THE American signal crayfish has been grabbing headlines again after being found in the River Ettrick, a main tributary of the Tweed.
Unfortunately, the threat of this invasive species is nothing new. It was introduced into England in the mid-1970s to farm for the table and has since established itself in the wild on many southern rivers, where it has wiped out the smaller native white-clawed crayfish.
In Scotland we have no indigenous crayfish but signal crayfish, which grow to over 20cm, are omnivores and can prey on small fish and fish eggs. They also reach high densities per square metre and can bury hard, leading to unstable riverbanks and damage to salmon and trout spawning grounds.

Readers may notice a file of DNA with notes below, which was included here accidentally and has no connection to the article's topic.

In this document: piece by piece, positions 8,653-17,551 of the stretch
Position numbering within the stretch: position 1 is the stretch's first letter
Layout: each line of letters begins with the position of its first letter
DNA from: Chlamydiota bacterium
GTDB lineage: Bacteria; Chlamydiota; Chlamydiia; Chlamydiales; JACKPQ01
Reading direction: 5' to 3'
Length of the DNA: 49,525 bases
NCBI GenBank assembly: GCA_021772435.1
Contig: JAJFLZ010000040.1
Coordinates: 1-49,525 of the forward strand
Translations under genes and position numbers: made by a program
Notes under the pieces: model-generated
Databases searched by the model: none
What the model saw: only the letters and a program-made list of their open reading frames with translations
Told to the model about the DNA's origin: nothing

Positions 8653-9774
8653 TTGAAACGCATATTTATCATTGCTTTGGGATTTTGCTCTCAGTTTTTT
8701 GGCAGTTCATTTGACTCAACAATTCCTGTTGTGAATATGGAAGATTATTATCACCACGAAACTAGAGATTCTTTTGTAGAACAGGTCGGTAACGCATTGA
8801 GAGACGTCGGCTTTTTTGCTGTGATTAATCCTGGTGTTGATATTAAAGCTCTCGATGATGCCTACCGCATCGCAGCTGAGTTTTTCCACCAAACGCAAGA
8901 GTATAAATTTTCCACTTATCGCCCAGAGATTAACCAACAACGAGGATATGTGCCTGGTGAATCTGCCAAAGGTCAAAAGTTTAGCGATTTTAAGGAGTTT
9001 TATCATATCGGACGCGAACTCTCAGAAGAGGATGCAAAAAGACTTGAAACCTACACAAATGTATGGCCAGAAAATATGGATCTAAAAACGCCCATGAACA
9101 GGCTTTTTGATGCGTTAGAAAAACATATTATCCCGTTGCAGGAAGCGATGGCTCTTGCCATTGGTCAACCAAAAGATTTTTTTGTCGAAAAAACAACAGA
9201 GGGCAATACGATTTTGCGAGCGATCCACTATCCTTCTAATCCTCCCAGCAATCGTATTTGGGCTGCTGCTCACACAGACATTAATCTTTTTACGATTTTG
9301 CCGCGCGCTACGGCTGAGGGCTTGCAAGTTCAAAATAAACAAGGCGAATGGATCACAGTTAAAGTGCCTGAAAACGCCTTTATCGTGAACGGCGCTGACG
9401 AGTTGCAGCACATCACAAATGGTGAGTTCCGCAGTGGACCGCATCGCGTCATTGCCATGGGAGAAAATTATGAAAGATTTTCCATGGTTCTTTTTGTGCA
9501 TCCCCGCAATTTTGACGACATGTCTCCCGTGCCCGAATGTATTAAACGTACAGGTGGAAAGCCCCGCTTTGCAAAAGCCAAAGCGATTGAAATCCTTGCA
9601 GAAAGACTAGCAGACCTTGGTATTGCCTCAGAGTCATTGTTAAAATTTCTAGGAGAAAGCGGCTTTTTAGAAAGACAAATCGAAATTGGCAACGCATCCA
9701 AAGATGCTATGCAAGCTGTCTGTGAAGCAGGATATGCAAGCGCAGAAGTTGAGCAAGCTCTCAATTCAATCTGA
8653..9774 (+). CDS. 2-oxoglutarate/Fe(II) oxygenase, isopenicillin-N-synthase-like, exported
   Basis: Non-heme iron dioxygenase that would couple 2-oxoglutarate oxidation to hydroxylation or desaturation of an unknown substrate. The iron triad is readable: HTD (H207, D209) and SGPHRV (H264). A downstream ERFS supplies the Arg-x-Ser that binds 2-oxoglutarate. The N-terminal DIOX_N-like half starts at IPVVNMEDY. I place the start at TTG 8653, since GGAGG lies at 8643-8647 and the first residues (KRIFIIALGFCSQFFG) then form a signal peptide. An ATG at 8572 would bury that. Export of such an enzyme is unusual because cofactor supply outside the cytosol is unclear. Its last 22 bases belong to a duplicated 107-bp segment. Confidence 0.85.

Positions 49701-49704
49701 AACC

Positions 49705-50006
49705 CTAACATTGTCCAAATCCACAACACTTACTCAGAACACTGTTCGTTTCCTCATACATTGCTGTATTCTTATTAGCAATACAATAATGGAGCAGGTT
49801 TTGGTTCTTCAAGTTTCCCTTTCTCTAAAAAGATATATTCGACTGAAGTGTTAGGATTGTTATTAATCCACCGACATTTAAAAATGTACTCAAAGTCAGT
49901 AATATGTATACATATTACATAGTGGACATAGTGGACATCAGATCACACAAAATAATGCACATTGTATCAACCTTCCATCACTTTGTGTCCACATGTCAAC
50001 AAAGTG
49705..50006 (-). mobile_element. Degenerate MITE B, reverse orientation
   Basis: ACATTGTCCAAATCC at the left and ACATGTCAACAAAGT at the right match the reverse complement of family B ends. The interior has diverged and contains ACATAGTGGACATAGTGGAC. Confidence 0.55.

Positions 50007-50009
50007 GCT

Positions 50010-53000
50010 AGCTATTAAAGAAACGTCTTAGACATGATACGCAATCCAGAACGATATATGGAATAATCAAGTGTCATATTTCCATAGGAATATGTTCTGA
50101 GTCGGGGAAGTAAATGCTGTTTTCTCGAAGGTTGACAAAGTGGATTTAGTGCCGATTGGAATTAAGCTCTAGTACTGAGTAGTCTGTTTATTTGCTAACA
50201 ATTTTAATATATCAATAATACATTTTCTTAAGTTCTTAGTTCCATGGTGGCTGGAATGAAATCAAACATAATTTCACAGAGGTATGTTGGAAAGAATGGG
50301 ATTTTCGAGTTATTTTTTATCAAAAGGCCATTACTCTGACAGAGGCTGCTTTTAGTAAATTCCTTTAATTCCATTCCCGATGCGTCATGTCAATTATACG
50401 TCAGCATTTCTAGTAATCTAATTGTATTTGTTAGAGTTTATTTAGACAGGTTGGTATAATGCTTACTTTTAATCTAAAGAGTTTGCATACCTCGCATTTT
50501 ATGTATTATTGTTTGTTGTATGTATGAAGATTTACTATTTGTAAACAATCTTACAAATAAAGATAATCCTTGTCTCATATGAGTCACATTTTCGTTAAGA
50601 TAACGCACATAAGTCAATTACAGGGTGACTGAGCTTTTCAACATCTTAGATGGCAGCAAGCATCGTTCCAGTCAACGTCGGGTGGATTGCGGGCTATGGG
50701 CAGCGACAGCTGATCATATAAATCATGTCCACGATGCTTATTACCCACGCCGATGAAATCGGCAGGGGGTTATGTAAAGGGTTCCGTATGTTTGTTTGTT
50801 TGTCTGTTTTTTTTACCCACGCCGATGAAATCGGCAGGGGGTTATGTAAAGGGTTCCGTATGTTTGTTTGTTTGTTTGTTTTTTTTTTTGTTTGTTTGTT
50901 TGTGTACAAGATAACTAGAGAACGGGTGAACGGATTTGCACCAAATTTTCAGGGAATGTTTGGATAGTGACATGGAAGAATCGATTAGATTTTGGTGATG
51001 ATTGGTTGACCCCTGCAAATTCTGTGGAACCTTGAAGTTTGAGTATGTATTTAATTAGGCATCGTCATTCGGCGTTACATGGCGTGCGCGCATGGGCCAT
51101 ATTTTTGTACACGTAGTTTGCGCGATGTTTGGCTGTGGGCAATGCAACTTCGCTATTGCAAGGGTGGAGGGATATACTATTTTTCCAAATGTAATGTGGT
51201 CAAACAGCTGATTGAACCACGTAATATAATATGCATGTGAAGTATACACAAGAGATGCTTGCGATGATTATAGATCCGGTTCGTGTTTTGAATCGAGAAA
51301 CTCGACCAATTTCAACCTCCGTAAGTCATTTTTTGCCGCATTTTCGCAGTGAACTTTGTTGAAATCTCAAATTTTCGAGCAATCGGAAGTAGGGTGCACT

At the start of this year it emerged that colonies were present in the Dee in Kirkudbrightshire and the River Clyde and, indeed, that work had been ongoing for almost five years by the United Clyde Angling Protective Association to try and eradicate them from a section of the Lanarkshire water.
The fact they have now found their way into as rich a salmon spawning area of the Tweed system as the Ettrick is obviously very bad news.
I personally have not came up against these critters but I believe they are being introduced so that people can sell them. I was reading another article in the Herald the other day that was saying the the bailifs on Loch Lomond were stopping people from trying to stock Barbel into the Loch.
Barbel into Loch Lomond
Loch Lomond: Anglers treading a dangerous line
FISHERMEN have been caught deliberately trying to introduce foreign species of fish into Loch Lomond, despite repeated warnings of the damage they do to rare native species.
Water bailiffs around the loch have twice caught fishermen with containers of live barbel, which can grow up to 20lb and which feed on eggs of other fish.